Top 5 Tech Trends to Watch at CES

Top 5 Trends to Watch at
WATCH Top 5 Trends to Watch at CES

The Consumer Electronics Show is upon us, giving a glimpse into the near-future of tech. Companies from around the globe descend on Las Vegas this week to debut their latest and greatest creations. So what trends can we expect to see out of the world's biggest tech show (and soon into our living rooms)?

This is the High 5: Tech Trends at CES 2011.

5. Internet-Connected TVs

It was all about 3-D TVs last year but consumers have proven that they aren't ready to buy into the technology.

So TV makers are refocusing on what consumers are really hungry for ... more content. The current darling of the tech space is Netflix.

Top 5 Trends to Watch at CESPlay
Top 5 Trends to Watch at CES

Between Roku, Boxee Box and Apple TV, movie watchers can now stream movies right to their TVs.

So long DVD! And manufacturers such as Samsung, Vizio and Panasonic are putting apps on the televisions themselves. Stream videos from YouTube, audio from Pandora, browse your photo gallery and chat with friends on Facebook or Twitter.

Intel is now even creating chips, or "brains," for TVs, a synthesis of hardware and software that combines connectivity and connection to the Internet.

And as the connectivity gets built into the set itself, we will eventually see the death of those third-party boxes, Roku, Boxee and Apple TV.

4. iPhone Hardware Combined With Apps

When the iPod and iPhone first came out, we saw a lot of products to dock your device.

But the hardware was solely about audio and video.

With the revolution of apps, however, we're now seeing a trend that is taking the hardware one step further and working in conjunction with these applications.

It's no longer just about creating speakers, it's about creating anything you can imagine.

If there's an app for that, manufacturers can create a complimentary peripheral, increasing the power of these Apple devices.

They can transform into anything from a blood-pressure monitor to a meat thermometer.

Such a trend might not get a lot of attention at this CES, but with its lifestyle implications, this is an important step that will truly affect consumers.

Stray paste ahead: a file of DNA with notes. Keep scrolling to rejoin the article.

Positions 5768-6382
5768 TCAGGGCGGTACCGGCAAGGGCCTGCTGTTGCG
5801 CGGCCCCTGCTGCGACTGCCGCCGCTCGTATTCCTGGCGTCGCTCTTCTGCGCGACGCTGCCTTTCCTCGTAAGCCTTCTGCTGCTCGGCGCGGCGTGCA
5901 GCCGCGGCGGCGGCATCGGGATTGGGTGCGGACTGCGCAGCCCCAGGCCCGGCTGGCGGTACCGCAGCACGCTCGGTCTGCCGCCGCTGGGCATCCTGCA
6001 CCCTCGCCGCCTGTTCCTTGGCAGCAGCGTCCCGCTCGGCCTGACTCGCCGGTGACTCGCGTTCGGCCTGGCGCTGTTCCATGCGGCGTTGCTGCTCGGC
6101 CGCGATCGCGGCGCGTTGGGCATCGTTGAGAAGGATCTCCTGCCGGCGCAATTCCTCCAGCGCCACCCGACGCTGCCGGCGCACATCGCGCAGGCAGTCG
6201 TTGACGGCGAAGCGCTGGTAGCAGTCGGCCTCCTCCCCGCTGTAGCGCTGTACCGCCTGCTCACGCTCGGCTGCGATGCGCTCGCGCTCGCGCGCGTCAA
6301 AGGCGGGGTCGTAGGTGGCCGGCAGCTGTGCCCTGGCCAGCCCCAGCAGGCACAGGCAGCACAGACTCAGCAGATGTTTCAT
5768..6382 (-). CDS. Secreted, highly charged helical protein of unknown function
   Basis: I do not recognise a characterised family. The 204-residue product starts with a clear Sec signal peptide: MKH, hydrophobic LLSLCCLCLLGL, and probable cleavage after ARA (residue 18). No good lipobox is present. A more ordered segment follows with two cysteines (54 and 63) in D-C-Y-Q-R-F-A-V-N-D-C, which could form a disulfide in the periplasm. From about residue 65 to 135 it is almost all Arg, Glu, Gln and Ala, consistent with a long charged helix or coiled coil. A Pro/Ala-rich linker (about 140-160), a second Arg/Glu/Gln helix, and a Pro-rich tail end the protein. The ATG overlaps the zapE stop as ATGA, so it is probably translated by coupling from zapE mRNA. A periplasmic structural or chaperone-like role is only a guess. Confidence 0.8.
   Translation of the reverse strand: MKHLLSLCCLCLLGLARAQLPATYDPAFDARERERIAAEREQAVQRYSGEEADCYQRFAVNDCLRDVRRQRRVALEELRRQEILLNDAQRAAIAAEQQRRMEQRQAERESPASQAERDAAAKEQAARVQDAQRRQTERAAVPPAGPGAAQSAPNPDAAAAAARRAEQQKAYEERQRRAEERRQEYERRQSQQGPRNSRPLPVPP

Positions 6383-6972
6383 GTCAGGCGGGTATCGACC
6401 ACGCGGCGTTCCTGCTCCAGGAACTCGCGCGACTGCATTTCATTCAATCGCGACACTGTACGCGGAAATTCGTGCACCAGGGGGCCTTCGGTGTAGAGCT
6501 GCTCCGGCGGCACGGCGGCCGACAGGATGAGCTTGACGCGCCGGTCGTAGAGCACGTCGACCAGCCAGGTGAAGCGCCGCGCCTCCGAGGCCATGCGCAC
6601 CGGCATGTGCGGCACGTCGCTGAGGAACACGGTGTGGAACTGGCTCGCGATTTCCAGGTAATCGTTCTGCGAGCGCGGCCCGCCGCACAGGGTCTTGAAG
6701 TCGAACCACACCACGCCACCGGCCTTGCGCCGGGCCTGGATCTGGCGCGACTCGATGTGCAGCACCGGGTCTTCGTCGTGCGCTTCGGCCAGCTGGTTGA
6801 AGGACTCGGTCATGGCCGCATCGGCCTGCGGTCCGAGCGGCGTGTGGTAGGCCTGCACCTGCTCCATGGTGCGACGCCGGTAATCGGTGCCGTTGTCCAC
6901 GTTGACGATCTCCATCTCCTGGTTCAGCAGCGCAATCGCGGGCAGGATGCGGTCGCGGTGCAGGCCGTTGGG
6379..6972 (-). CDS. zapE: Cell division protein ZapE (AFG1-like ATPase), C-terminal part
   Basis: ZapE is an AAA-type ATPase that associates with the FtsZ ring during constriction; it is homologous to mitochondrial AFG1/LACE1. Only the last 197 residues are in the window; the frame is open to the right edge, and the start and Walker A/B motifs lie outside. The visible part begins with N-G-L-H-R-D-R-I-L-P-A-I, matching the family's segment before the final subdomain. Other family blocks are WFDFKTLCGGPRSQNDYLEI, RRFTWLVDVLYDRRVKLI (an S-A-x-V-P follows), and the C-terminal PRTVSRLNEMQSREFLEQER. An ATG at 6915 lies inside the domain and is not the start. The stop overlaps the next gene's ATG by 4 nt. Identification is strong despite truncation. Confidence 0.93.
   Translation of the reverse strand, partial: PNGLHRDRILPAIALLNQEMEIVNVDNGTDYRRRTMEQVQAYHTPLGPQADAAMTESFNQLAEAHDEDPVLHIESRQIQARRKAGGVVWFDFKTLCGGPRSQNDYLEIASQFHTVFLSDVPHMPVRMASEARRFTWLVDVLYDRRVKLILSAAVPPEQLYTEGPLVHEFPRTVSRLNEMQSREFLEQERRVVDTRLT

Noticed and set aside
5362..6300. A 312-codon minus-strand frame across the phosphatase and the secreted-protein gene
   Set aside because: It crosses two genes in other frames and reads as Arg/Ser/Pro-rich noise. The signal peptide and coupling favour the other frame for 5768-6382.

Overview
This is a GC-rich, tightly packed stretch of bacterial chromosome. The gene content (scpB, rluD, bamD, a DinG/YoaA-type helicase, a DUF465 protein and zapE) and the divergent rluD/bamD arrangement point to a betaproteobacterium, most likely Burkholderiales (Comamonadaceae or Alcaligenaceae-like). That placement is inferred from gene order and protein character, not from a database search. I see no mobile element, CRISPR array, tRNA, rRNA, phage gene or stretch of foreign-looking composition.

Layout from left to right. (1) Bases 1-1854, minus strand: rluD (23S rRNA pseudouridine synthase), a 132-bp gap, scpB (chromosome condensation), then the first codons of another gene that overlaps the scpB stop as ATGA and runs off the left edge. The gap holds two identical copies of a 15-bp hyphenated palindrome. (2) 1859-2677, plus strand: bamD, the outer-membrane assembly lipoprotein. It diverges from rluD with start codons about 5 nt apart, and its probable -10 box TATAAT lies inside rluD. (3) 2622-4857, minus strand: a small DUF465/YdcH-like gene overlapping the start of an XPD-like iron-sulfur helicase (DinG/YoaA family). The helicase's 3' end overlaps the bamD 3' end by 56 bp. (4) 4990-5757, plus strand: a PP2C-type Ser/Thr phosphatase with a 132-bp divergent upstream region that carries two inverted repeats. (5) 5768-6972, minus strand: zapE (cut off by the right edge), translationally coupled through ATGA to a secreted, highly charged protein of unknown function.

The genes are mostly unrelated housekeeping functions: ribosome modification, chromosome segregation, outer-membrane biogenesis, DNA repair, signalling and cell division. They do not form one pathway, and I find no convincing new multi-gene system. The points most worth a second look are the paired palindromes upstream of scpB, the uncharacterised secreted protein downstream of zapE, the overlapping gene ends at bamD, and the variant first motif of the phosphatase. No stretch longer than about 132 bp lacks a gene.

3. Cars That Connect With Your Phone

People have stopped buying their cars based on what's under the hood.

You either trust the brand or you don't.

Instead, we're more interested in what the car can do for us.

Our phones are a vital part of our lives; we want full integration, including when we're behind the wheel.

The trend out of CES is app functionality for your automobile.

Big announcements from Toyota, Audi and Ford are expected this week about how their cars will connect with your cell phones.

So buckle up all you David Hasselhoff wannabes, your Fiesta is transforming into KITT.

2. Wildcard

CES is the show where manufacturers of hardware are debuting new products, many of them just prototypes that will evolve based on interest during the year.

Amazingly cool products have debuted here, everything from the VCR to 3-D TVs.

And while we sense things that are up and coming, what also happens is you have a hotrod that comes up the on-ramp from out of nowhere. Sometimes it's sexy, and sometimes it's really mundane.

What could the wild card be this year? Verizon's CEO is giving the keynote address Thursday.

Could a Verizon-iPhone announcement be on the menu?

Will Microsoft Kinnect change the way we interface with our computers, creating a "Minority Report"-like world?

Anything can happen in Vegas, and CES is like a slot machine.

You know you're generally going to get a little payout, get what you expect. Every once in a while there's a huge unexpected jackpot.

1. Tablets

A CES fun fact: Back in the early 2000s, Microsoft showed off a tablet that was very much like the iPad.

But somehow, consumers weren't ready for that idea. It was almost before its time.

The reason the iPad is such a success is because it came in a sequence.

First the iPod, then the iPhone, then the iPad. It wasn't a foreign body, it was a succession from a series of successful products.

It took that time for consumers to open themselves up to the idea. So now the time is right for all these other tablets.

They're trying to differentiate themselves through form factor and features such as size, architecture, cameras, USB ports, keyboards and functionality.

Who knows whether the iPad-killer is lurking in the sea of tablets, tablets, tablets.